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Going by train is often considered the only 'real' way of travelling. There is nothing quite like settling down in your own chair or compartment, and watching the landscape slowly change around you. Buying food from local vendors during intermediate stops, having dinner on board, or even the simple act of sleeping, it all somehow seems to be more adventurous when rail tracks are involved.
This article primarily aims at giving an overview, and collecting a set of very basic information on direct, international train connections. Connections are listed by continent, and then by pair of countries. More detailed information should not be included here, but should be listed in the 'getting there' sections of the respective countries. Visa information is not normally included. National long-distance trains should not be included.
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Even though Europe these days hasn't nearly as many international train connection as it used to a few decades ago, it can still boast the world's best railway connectivity (together with Asia). International trains used to be fairly expensive, but various operators are now starting to offer deals that, when booked in time, can rival with plane tickets on many connections.
Detailed information on European train connections can be obtained from the International Journey Planner, hosted by Belgian B-Rail. An excellent page on border lines in Europe can be found here. More information on EUrail and Interrail, the European railway passes, can be found here.
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Most passenger train connections in South America have gone bankrupt over the past 20 years, due to which busses are cheaper, more frequent, easier and more comfortable on most connections. Nevertheless, there are a few worthwhile (international) connections to take for the more enthusiastic train addicts.
Although technically it is not an international train, the Death Train serves the Bolivian city of Santa Cruz with the border of Bolivia with Brazil. There are several ways of getting from Santa Cruz eastwards toward Puerto Suarez and vv. Connections are daily and there are a number of trains you can take: normal, express or ferrobus services.
There are no notable intermediate stops on the way but the 24 hour trainride serves as a good option for travellers to and from Brazil. The border is at Quijarro where you can cross into Brazil at Corumba.
There is a train between Uyuni in Bolivia and Calama in Chile. Although there are better ways to travel between the two countries, like a trip between San Pedro de Atacama and Uyuni, this train offers one of the rare occasions for enthusiasts to travel between two countries in South America. It leaves once a week and should take about 24 hours, although delays are not unheard of. Bring sufficient food and drinks and some warm clothing as temperatures plumid during the night.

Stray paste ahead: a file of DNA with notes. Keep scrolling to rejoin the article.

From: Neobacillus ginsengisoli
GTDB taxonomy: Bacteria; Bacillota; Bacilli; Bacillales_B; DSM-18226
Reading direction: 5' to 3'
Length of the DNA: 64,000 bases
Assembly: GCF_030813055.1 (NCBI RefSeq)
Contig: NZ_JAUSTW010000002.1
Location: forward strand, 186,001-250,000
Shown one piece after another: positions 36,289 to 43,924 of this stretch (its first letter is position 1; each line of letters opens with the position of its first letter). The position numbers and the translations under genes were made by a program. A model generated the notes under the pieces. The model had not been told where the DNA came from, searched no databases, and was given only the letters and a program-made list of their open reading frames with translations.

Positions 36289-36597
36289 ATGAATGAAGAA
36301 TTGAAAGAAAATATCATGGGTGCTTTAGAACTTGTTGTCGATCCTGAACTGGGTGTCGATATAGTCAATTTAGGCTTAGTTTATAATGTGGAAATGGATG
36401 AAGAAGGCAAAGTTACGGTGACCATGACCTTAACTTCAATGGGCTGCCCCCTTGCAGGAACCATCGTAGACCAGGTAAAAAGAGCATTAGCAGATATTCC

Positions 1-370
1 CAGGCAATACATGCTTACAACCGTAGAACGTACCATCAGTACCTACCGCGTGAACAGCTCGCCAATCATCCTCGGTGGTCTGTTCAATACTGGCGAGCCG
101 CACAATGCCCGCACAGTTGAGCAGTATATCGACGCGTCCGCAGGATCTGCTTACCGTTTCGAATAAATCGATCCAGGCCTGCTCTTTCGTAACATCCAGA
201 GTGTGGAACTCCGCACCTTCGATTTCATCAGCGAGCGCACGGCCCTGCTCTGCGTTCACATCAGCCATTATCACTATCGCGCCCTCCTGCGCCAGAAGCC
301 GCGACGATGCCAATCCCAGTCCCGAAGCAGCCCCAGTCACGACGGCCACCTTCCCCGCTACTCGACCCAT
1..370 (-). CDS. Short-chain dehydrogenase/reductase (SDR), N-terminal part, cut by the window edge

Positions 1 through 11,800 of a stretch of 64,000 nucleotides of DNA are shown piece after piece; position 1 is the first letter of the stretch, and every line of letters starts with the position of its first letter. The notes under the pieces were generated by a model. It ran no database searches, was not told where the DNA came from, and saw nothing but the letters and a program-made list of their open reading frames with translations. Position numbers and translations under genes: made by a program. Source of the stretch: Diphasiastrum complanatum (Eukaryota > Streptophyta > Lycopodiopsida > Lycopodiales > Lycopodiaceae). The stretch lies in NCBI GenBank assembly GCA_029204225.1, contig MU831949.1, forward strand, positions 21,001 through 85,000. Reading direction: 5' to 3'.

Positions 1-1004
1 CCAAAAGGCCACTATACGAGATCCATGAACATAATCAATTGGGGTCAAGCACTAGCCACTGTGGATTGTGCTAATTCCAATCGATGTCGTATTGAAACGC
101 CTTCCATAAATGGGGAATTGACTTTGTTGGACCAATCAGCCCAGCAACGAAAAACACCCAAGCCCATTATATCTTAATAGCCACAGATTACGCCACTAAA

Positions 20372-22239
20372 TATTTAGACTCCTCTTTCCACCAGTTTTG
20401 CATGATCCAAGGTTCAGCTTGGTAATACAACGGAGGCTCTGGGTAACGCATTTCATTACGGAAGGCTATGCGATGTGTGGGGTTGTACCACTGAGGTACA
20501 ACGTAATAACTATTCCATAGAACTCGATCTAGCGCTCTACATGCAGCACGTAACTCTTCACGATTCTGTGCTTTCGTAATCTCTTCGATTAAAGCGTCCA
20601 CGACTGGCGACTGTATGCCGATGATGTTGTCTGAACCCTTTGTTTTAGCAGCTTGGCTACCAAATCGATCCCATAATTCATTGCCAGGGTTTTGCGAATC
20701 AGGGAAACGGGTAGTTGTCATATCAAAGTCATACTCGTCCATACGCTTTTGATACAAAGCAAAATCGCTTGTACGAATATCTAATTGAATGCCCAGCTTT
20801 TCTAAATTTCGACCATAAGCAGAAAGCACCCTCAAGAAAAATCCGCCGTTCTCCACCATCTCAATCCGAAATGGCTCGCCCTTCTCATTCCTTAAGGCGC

Although like the Death Train, it is not an international connection, the Tren de las Nubes (lit. 'train of the clouds') connects the city of Salta in northwestern Argentina with the border of Chile high in the Andean mountains. The train leaves once a week and takes about 15 hours to complete the whole journey. Due to several problems the train hasn't been running for a few years, but service is scheduled to be resumed in 2008.
Asia probably is one of the best continents to travel by train and for overland travellers from Europe there are several possibilities of travelling all the way to Singapore almost entirely by train. Only through Cambodia, certain legs of your trip you have to travel by bus and/or boat. Although Moscow is the most obvious starting point for these epic train journeys, there are several other places to start your trip as well, like Istanbul.
The Trans-Siberian Railway is one of those journeys that every traveller would like to make sometime during their life. Besides the 'original' that runs from Moscow to Vladivostok (and is not technically an international train), the southern trans-Mongolian branch takes you through Mongolia to China. For more information and details about possible trains to take check the Trans-Siberian Railway page.
Taking the train between Beijing (China) and Pyongyang (North Korea) is an option, but not as an individual. You have to arrange it with a travel agency and be part of a tour group. Most tours have tourists fly one way, for example with Air Koryo, and then take the train the other way back. Trains leave Pyongyang for Beijing at Mondays, Wednesdays, Thursdays and Saturdays around 10am. From Beijing trains leave on the same days at around 5.30 pm. It takes 24 hours in both directions, including formalities at the border towns of Sinuiju (North Korea) and Dandong (China).